There is a fascinating article by Hershel Sarbin at Magazine Enterprise 360 on the surprising health of the allegedly dying B2B print business. Sarbin cites a rash of statistics that point to the continued health of print.

This certainly tracks with what I am hearing from our clients with magazine properties -- business is good, revenues are up, and a few are even reporting (quietly, for fear of jinxing this success they really don't understand) record years.

Almost the first day I entered this business, a brief 20 years ago, I heard predictions on the imminent death of print. I remember a meeting at Thomas Publishing in the early 80's where its composition vendor was demonstrating a prototype version of Thomas Register on something called a CD-ROM. To illustrate this miraculous new technology, the president of the vendor company brought with him a low power laser, which certainly had the rapt attention of the room as he demonstrated it, especially after it became apparent the laser beam was not at all low-powered. First takeaway from this meeting: print is dead. Second takeaway from this meeting: lasers are not toys.

I have been hearing about, and talking about, the imminent death of print ever since. But every time I look around, I see continued health and growth in print. So what gives?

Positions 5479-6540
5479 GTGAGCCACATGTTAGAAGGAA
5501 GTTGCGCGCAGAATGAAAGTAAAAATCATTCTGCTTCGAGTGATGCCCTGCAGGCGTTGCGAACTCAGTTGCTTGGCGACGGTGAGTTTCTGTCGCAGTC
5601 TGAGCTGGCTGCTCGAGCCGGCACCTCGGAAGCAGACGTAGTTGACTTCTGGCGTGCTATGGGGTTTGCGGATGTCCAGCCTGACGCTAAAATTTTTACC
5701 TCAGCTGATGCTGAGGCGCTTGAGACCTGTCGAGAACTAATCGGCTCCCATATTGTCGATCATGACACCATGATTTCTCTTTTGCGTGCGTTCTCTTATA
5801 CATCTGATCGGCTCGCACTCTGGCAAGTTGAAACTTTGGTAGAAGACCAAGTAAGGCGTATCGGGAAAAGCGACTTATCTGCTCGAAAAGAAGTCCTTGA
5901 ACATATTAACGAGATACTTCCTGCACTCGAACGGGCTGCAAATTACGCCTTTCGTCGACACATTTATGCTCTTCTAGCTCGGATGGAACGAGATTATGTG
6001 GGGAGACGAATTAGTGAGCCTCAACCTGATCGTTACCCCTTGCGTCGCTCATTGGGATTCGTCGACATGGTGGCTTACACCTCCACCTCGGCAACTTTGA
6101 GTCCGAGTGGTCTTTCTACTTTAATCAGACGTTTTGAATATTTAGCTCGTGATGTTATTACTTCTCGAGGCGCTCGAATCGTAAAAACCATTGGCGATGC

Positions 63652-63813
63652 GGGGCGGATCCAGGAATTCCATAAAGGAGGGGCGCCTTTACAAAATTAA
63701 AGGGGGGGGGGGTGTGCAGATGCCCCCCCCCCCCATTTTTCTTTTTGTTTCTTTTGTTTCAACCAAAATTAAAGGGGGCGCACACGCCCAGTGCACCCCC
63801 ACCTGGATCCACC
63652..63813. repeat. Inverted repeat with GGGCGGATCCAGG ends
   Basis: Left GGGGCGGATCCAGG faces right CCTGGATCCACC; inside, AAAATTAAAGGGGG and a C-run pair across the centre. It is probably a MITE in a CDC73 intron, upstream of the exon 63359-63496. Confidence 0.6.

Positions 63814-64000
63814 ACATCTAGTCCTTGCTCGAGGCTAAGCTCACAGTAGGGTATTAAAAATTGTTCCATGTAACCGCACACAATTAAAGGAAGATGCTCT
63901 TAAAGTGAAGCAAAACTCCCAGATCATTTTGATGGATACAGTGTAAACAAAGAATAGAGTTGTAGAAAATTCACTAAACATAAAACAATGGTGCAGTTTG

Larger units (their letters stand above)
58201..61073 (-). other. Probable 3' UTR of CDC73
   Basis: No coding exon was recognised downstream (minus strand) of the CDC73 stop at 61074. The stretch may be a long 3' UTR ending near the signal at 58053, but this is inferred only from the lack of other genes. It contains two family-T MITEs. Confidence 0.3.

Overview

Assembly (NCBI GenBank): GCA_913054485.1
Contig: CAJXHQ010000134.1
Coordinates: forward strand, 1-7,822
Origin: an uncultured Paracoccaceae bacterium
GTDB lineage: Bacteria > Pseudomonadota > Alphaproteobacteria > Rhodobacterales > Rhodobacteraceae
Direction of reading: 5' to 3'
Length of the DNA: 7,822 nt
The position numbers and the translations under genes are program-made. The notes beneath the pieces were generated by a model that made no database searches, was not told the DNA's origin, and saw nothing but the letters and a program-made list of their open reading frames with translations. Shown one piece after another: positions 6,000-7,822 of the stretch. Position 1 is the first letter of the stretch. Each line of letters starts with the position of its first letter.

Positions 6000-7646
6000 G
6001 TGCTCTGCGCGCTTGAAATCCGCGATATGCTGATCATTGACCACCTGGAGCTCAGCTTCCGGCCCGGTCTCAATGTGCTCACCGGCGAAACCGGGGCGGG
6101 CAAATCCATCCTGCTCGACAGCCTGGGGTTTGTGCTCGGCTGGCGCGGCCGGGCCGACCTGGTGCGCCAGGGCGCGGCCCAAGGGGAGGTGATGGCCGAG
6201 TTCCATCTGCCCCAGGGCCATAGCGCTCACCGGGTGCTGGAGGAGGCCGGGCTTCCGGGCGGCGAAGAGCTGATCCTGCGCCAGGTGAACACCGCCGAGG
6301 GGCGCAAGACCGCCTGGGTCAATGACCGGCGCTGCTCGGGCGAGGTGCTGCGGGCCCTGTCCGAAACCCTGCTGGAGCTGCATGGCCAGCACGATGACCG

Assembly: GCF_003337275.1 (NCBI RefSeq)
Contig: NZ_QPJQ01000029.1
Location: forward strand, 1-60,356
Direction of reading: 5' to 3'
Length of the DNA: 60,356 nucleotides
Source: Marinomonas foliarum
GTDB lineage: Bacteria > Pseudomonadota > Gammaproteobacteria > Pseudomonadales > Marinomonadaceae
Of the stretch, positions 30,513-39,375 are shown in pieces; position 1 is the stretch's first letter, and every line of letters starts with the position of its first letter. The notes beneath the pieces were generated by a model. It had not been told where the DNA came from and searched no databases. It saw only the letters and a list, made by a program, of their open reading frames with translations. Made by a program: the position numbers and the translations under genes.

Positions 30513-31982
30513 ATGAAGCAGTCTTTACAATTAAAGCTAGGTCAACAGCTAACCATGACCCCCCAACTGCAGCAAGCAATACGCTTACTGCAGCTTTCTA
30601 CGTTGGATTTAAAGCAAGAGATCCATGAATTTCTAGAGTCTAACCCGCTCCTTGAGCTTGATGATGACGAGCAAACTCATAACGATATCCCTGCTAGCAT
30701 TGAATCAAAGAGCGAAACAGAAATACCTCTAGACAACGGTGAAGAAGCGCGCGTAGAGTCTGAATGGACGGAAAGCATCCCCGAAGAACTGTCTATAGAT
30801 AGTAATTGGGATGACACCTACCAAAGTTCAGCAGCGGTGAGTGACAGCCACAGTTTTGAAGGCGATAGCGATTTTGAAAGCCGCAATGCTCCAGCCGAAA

My notion is what we are seeing is less a demonstration of the power of print than a demonstration of the underlying power of business publishers. B2B publishers exist to unite buyers and seller, and both buyers and sellers continue to want and need to be united. The format of choice to do this for many decades has been print. It's understood. It is comfortable. It has a track record of delivering results. That's why many publishers continue to push print and rely on it, and that's why many advertisers continue to buy print, and this situation has the potential to go on for a very long time.

The problem and risk is complacency. There is continuing power in the printing press, but the information paradigm has shifted permanently. Up to 90% of all pre-purchase B2B research occurs online, and that's why print-based publishers need to build out strong electronic alternatives to their print products. The real strength of most B2B publishers is their central market position, which you’ll hear more about in October at this year’s InfoCommerce 2006, and publishers need to make a genuine commitment to dominating their markets online as well as in print. Because if they don't provide the online counterparts to their successful print publications, some one else assuredly will.